Plants make up 99.9 percent of the world''s living matter, provide food and shelter, and control the Earth''s climate. The study of plant ecology is therefore essential to understanding the biological functions and processes of the biosphere. This vibrant new introductory textbook integrates important classical themes with recent ideas, models and data. The book begins with the origin of plants and their role in creating the biosphere as the context for discussing plant functional types and evolutionary patterns. The coverage continues logically through the exploration of causation with chapters, amongst others, on resources, stress, competition, herbivory, and mutualism. The book concludes with a chapter on conservation, addressing the concern that as many as one-third of all plant species are at risk of extinction. Each chapter is enriched with striking and unusual examples of plants (e.g., stone plants, carnivorous plants) and plant habitats (e.g., isolated tropical tepui, arctic cliffs). Paul Keddy's lively and thought-provoking style will appeal to students at all levels.Read more
- Describes the origin of plants and their role in creating the biosphere
- Enriched with striking and unusual examples of plant natural history
- Integrates classical themes with newer ideas, models and data
Reviews & endorsements
"Overall, this is a surprisingly easy to read, remarkably thorough, and balanced textbook. The author has focused less on exhausting every aspect of plant ecology and more on creating a critical, engaging, multi-discliplinary, and pragmatic approach to some major aspects. The ultimate goal of this book seems to be to instruct and to train plant ecologists, and in this it will be successful."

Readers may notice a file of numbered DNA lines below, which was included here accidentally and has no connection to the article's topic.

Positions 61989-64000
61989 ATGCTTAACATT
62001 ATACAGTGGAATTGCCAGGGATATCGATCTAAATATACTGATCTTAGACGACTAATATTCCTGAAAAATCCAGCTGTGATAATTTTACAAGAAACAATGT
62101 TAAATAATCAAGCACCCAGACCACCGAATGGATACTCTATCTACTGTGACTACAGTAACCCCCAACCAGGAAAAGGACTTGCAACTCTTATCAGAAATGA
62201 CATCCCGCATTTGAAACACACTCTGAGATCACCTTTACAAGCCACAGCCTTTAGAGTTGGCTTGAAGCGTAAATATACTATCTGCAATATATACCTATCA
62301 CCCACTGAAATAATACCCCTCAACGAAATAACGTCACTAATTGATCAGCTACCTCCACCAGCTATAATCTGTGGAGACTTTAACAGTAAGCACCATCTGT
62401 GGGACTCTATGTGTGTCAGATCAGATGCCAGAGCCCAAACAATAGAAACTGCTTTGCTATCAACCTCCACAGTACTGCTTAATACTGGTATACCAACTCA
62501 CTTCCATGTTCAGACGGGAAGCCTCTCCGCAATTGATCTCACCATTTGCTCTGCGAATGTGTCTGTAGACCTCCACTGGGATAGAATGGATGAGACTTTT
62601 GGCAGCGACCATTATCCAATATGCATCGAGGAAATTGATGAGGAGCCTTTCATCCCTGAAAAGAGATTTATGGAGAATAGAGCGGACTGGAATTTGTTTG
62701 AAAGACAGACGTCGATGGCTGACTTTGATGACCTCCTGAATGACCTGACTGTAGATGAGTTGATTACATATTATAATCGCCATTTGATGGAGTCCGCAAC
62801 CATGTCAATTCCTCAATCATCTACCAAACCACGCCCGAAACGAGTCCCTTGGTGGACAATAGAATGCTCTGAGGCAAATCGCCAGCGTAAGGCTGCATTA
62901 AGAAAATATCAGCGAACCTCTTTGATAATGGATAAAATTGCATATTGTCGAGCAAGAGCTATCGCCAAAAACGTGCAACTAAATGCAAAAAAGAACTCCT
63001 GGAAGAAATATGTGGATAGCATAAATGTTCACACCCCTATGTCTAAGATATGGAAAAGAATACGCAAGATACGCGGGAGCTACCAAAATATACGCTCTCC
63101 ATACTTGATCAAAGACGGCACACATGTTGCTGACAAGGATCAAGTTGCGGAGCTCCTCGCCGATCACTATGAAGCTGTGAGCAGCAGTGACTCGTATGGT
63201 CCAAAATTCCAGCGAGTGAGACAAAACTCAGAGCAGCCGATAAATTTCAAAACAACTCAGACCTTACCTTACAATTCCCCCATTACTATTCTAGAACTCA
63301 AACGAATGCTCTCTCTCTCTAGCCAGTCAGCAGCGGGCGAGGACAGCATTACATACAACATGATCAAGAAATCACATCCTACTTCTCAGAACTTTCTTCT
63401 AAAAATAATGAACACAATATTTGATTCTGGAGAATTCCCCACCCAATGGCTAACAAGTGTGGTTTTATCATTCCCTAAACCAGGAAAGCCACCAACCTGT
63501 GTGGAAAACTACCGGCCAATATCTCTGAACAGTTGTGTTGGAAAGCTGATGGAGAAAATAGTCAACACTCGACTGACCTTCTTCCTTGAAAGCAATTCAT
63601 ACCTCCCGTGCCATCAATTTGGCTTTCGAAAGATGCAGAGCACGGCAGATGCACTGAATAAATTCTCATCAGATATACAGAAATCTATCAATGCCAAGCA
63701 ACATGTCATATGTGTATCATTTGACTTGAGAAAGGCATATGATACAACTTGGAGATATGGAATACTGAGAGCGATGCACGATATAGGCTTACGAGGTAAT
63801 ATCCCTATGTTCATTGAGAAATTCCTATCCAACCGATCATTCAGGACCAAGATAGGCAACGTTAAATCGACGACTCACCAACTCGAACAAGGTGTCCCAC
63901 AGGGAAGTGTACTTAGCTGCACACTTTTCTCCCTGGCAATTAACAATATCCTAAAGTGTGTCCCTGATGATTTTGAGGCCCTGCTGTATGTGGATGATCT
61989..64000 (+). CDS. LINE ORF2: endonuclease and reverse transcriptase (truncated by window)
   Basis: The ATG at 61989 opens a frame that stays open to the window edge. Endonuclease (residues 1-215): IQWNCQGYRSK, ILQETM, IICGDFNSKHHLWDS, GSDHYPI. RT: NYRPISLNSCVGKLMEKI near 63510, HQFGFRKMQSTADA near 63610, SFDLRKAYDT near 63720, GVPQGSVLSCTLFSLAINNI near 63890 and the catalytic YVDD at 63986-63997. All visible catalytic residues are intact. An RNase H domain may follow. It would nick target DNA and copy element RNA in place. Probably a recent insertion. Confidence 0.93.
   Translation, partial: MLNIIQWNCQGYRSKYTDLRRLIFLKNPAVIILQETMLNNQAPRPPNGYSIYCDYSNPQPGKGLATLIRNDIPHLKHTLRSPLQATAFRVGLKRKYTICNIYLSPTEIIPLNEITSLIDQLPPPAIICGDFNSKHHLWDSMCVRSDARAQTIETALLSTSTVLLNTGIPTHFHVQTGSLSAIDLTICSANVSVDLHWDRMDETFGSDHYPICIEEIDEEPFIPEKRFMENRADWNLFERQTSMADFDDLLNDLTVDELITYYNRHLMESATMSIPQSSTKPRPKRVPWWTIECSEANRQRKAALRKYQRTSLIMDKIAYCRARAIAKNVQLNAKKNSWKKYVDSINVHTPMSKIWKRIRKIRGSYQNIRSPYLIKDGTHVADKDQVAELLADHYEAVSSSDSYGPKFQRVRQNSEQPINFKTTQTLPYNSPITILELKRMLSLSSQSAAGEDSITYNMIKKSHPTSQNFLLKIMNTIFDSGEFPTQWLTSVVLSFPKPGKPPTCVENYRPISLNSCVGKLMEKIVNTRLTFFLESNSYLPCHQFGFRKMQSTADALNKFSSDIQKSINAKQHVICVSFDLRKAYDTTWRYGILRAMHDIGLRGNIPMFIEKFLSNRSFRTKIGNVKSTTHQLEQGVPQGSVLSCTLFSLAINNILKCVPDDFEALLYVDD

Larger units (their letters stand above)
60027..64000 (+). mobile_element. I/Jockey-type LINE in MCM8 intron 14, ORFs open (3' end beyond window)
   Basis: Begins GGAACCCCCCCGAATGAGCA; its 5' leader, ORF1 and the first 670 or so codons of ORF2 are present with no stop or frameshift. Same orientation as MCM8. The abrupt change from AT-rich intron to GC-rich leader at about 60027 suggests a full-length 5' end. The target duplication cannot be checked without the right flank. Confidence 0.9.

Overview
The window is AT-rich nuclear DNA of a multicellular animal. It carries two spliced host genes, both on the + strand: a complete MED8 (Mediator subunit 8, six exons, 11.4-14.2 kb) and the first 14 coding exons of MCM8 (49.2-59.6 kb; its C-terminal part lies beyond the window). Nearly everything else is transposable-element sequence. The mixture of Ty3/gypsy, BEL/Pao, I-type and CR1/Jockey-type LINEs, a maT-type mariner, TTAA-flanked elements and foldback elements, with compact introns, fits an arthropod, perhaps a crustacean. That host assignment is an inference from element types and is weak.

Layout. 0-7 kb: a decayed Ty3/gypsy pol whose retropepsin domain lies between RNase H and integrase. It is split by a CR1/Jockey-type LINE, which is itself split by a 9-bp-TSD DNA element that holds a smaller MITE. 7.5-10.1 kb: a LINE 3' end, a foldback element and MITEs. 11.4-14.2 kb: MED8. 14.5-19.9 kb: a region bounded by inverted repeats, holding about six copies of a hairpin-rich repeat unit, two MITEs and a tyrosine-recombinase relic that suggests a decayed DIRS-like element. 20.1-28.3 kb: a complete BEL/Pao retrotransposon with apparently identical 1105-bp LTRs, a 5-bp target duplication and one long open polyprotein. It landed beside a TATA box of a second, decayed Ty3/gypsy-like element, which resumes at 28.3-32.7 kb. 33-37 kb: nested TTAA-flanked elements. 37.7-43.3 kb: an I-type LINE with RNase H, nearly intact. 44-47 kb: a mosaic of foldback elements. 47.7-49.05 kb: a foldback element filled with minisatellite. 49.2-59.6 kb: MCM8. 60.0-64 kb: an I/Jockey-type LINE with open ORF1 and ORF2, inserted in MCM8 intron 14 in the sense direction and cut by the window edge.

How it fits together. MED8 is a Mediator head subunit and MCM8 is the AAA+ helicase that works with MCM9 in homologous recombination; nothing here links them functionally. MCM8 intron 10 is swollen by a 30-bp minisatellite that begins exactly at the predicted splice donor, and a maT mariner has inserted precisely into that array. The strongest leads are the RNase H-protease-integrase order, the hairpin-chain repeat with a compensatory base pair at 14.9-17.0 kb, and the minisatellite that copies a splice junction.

Sean Hoban, Plant Sciences Bulletin
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- Date Published: June 2007
- format: Hardback
- isbn: 9780521864800
- length: 706 pages
- dimensions: 235 x 191 x 38 mm
- weight: 1.42kg
- contains: 367 b/w illus. 81 tables
- availability: Available
Table of Contents
1. Plants and the origin of the biosphere
2. Description of vegetation: the search for global patterns
8. Positive interactions: mutualism, commensalism, and symbiosis
10. Gradients and plant communities: description at local scales
12. Conservation and management
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